How would I have done it? I would have done everything he’s done to me and my family. So, I would murder him in many ways. I’d have to cut off his head, too many times. And draw a smiley face on every part of his body that I cut off. Make him look at it. Here’s your foot! With a smiley face on it! And sew wolf parts back on, like a wolf hand. Then he’s a wolfman. And strip him naked and fire at him with a crossbow. He doesn’t get to keep any essential parts. Castrate him too.
—  Sophie Turner on the Purple Wedding

This is my ten year old little sister, Aubrey. Back at the end of May, she got her head shaved for St. Baldrick’s in support of kids with cancer. Recently, however, she’s been going on about how she now hates her hair because she doesn’t think of herself as pretty, anymore. She said that because she doesn’t have long hair, she’s not beautiful. I disagree; I think she’s a gorgeous little girl.

To prove to her that she’s beautiful and it doesn’t matter what length of hair she has, I told her I was going to post this picture of her on Tumblr. I’m hoping you guys can help teach her a lesson about beauty and how you don’t have to be cookie-cutter perfection in order to be beautiful because I just want her to learn, while she’s young, to love herself no matter what. I want her to grow up with the self-esteem that I never had.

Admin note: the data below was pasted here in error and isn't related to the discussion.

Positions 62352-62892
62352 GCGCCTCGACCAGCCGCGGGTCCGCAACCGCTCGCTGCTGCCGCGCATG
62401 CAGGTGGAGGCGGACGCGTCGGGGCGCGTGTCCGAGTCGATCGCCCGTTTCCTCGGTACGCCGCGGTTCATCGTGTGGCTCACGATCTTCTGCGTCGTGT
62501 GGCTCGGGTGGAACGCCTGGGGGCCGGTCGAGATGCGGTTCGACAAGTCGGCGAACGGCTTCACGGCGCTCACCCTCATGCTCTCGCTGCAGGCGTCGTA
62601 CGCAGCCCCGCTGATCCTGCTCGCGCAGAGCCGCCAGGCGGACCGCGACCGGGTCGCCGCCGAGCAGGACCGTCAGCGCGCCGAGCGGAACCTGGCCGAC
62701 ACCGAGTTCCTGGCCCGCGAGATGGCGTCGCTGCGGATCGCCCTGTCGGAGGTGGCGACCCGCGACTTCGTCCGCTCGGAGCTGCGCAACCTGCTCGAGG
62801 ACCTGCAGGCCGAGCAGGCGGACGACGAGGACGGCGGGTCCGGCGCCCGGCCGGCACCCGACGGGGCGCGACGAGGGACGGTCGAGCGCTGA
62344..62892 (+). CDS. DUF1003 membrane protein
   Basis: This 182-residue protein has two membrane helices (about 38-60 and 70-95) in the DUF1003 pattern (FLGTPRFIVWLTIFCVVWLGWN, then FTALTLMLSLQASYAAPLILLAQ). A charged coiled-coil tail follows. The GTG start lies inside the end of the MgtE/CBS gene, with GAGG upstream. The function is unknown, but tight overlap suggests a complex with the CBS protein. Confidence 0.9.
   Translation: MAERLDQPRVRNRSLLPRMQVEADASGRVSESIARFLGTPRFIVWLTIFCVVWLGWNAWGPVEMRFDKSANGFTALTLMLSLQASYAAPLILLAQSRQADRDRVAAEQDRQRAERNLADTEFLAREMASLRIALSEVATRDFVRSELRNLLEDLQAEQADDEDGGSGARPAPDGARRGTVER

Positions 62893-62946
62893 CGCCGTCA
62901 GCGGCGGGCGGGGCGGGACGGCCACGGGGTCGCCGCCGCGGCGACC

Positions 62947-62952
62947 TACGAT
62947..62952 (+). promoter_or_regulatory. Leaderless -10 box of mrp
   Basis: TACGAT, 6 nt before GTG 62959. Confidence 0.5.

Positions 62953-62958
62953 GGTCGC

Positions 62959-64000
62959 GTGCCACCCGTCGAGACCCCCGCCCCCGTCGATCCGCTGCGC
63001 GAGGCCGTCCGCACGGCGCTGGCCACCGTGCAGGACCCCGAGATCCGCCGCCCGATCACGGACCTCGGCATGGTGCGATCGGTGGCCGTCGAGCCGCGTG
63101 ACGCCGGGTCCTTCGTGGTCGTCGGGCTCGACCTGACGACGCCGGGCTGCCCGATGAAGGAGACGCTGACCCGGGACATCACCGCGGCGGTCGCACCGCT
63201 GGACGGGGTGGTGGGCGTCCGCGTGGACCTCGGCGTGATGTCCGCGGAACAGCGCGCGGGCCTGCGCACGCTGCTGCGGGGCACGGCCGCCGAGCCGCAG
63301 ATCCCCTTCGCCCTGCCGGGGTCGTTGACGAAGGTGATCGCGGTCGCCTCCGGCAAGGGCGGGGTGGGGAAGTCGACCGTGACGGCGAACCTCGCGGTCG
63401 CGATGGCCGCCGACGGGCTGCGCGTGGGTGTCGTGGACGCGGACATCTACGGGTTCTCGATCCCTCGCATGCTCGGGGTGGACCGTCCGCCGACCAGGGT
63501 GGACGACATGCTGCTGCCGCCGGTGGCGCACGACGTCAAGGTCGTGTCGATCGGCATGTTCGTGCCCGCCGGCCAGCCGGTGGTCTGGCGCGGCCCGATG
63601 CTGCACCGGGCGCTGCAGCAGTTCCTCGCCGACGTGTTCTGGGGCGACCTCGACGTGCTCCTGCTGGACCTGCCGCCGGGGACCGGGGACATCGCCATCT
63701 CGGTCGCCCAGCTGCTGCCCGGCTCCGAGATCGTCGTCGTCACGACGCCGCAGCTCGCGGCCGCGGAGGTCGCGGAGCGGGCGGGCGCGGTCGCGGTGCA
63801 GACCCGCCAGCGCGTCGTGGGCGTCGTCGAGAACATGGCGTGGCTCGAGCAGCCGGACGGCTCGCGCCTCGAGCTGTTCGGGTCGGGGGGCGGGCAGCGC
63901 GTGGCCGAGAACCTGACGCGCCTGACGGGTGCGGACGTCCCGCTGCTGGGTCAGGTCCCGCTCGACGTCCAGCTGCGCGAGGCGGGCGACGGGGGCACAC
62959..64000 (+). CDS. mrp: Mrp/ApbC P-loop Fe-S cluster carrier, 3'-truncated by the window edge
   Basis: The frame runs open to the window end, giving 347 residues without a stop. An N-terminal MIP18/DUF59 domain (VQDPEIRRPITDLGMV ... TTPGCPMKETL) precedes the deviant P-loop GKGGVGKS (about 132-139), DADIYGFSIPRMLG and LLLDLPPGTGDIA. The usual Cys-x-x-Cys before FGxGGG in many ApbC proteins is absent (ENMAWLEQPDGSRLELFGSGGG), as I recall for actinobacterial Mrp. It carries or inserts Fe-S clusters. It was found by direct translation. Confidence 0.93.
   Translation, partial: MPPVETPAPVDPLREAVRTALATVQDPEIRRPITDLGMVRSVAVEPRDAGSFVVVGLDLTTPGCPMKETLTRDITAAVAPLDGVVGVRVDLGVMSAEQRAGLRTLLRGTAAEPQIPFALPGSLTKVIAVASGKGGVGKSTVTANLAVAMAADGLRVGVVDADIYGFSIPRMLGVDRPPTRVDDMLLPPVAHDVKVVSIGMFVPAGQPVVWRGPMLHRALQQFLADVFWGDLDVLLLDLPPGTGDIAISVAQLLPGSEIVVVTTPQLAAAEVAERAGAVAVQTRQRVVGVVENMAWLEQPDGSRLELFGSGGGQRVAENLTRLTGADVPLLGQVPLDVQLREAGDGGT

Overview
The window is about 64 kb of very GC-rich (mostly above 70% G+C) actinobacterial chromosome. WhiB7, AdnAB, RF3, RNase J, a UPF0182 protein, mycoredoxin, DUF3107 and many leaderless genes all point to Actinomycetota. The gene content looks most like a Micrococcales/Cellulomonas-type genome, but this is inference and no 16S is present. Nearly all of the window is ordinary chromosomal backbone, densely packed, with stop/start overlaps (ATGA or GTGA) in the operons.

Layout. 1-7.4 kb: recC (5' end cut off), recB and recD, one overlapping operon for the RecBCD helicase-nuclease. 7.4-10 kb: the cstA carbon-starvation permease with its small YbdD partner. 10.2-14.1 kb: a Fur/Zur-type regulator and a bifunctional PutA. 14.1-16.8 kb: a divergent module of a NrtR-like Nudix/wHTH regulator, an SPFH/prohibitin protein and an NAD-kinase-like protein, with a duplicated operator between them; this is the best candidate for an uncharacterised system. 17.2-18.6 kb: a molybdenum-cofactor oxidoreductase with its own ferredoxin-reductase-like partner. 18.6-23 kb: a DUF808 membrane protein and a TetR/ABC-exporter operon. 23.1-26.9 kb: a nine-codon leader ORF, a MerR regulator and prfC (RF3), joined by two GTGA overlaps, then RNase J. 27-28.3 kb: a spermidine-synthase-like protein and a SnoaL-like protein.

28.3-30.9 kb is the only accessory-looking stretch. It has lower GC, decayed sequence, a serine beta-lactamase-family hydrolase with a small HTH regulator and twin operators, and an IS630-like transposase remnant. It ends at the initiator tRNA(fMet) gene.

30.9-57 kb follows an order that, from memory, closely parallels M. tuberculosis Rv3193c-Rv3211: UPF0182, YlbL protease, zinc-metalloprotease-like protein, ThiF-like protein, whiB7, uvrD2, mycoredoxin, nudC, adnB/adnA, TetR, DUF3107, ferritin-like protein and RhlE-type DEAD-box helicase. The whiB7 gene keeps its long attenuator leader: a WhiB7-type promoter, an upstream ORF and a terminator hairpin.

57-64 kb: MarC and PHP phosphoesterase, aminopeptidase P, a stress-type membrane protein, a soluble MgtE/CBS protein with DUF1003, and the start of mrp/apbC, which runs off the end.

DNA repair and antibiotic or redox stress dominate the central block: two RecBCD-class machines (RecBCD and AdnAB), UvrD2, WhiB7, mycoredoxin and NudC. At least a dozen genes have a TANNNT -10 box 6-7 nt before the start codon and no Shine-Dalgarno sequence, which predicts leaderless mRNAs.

Taylor Swift has that music that you could either listen to in your room alone and cry and relfect on life or you could jam out to it with your girlfriends while baking cookies and getting ready or you could dance around to it with your boyfriend at midnight and be all cute or you could sing along to it with your family on long car rides and I think that’s why she’s so universal and loved.

YA LIT MEME (1/5 protagonists) —-> Karou 

“Karou was mysterious. She had no apparent family, she never talked about herself, and she was expert at evading questions—for all that her friends knew of her background, she might have sprung whole from the head of Zeus. And she was endlessly surprising. Her pockets were always spilling out curious things: ancient bronze coins, teeth, tiny jade tigers no bigger than her thumbnail. She might reveal, while haggling for sunglasses with an African street vendor, that she spoke fluent Yoruba. Once, Kaz had undressed her to discover a knife hidden in her boot. There was the matter of her being impossible to scare and, of course, there were the scars on her abdomen: three shiny divots that could only have been made by bullets.”